posted on Jan, 25 2006 @ 11:32 AM
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My hypothesis about the Bermuda Triangle:

1. A variety of factors influence the magnetosphere and possibly are readjusting the position of the poles.

2. Prior to the poles settling into a new stable position they dance around.

3. The Bermuda Triangle is one such temporary and transient location.





posted on Jan, 25 2006 @ 06:03 PM
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Originally posted by warpboost

Cliff, I never realized that drill platforms face danger from gas pockets and bubbles. I was wondering if the purpose of the riser pipe you mentioned is to vent the gas to the surface safely and slowly? I read the last link that you posted about shallow gas blowouts and found it very informative. Excuse my ignorance, but I was wondering if a blowout is when a gas pocket collapses under the ocean floor which can cause a bottom supported rig to collapse? Thanks


a blowout is an uncotrolled venting of gas. a well is drilled with fluid (called drill mud) to clean the well of drilled cuttings and also to coll the drilling bit. since this mud contains chemicals and also cleaned out cuttings, one cannot discharge it into the sea (environment pollution) hence risers are used to carry this to surface.

www.lifewater.ca...
en.wikipedia.org...

the problem arises if gas gets into the riser and as such rapidly expands. a blowout preventer (large valves) is used to control this gas and vent it safely, preventing blowouts.

in the initial stages of drilling, risers are ot used as it is safer to let the gas bubble to surface. but sometimes the gas release is in huge amounts which causes the density of water to decrease thus reducing buoyancy (aireated/ gas saturated water). this is what causes floating rigs/vessels as well as leg supported rigs to sink.

i'm trying to find some links to the info and will post them as soon as i can.



posted on Jan, 25 2006 @ 06:11 PM
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Originally posted by soficrow
My hypothesis about the Bermuda Triangle:

1. A variety of factors influence the magnetosphere and possibly are readjusting the position of the poles.

2. Prior to the poles settling into a new stable position they dance around.

3. The Bermuda Triangle is one such temporary and transient location.





found some intresting info on pole wander:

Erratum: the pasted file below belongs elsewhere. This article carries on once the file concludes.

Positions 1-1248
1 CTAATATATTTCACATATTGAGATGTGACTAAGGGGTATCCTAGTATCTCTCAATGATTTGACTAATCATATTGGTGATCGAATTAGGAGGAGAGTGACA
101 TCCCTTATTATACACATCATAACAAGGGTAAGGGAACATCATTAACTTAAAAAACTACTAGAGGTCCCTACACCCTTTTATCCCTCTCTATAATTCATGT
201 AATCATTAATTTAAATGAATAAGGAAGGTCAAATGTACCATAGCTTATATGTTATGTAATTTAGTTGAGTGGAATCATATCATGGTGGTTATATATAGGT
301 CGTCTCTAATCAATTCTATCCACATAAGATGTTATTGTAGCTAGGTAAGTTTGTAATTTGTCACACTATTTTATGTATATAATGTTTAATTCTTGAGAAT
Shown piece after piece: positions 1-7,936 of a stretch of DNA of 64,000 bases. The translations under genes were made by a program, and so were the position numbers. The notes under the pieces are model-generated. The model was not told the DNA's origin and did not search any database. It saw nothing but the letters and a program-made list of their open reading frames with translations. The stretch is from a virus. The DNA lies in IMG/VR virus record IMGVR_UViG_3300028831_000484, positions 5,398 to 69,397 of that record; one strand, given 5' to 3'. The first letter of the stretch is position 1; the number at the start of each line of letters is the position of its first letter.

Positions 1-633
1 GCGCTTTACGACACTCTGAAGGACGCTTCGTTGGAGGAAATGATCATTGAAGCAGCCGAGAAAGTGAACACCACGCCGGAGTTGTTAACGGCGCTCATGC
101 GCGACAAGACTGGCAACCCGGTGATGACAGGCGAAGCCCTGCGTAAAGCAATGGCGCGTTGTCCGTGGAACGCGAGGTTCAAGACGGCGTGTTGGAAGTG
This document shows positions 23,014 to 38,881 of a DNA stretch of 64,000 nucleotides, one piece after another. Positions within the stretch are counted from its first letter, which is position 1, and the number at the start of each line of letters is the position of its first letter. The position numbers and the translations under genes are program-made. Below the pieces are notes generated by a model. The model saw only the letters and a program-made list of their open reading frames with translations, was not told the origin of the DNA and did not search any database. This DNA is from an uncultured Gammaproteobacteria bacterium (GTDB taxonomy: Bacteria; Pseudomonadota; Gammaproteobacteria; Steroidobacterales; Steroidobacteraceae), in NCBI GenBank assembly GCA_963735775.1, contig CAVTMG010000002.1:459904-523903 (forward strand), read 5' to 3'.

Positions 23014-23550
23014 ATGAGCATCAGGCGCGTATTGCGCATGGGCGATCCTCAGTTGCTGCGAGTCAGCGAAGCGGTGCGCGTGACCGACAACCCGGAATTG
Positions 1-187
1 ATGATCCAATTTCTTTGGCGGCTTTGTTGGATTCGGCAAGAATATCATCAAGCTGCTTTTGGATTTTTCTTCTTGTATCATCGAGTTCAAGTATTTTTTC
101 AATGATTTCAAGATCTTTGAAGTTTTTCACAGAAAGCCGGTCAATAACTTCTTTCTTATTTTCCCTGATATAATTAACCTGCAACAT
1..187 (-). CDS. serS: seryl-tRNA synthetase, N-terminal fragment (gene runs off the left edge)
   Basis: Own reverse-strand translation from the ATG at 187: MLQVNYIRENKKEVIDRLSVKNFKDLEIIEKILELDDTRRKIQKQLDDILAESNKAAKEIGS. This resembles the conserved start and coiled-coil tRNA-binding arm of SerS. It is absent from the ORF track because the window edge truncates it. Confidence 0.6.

ijolite.geology.uiuc.edu...

www.mq.edu.au...

being a geologist by qualification, i have studied about this phenomenon of pole wander, data seems to show that the continents wander and not the poles.



posted on Jan, 25 2006 @ 07:08 PM
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Originally posted by cliff
the problem arises if gas gets into the riser and as such rapidly expands. a blowout preventer (large valves) is used to control this gas and vent it safely, preventing blowouts.


I appreciate the info as I think I know understand how it works or at least much better.

In one of the links you posted earlier there is a diagram of a diverter which is what I assume is used to control the gas and vent it from the riser, but please correct me if I'm off.

This is the link

www.jwco.com...

Diagram showing diverter





posted on Jan, 25 2006 @ 08:44 PM
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We were underway out of Newport R.I. and were on our way to Rosey Roads (Roosevelt Roads Puerto Rico). The weather was very clear and quite tropical. I guess we were in the neighborhood of the triangle.



posted on Jan, 26 2006 @ 11:05 PM
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Originally posted by cliff
i have studied about this phenomenon of pole wander, data seems to show that the continents wander and not the poles.


I recall that too. Can you summarize an explanation of how the continents come to wander? I would be grateful


Also, straight cause and effect never really explains systemic stuff anyway. Do you have anything more related to systems theory?

Thanks - sofi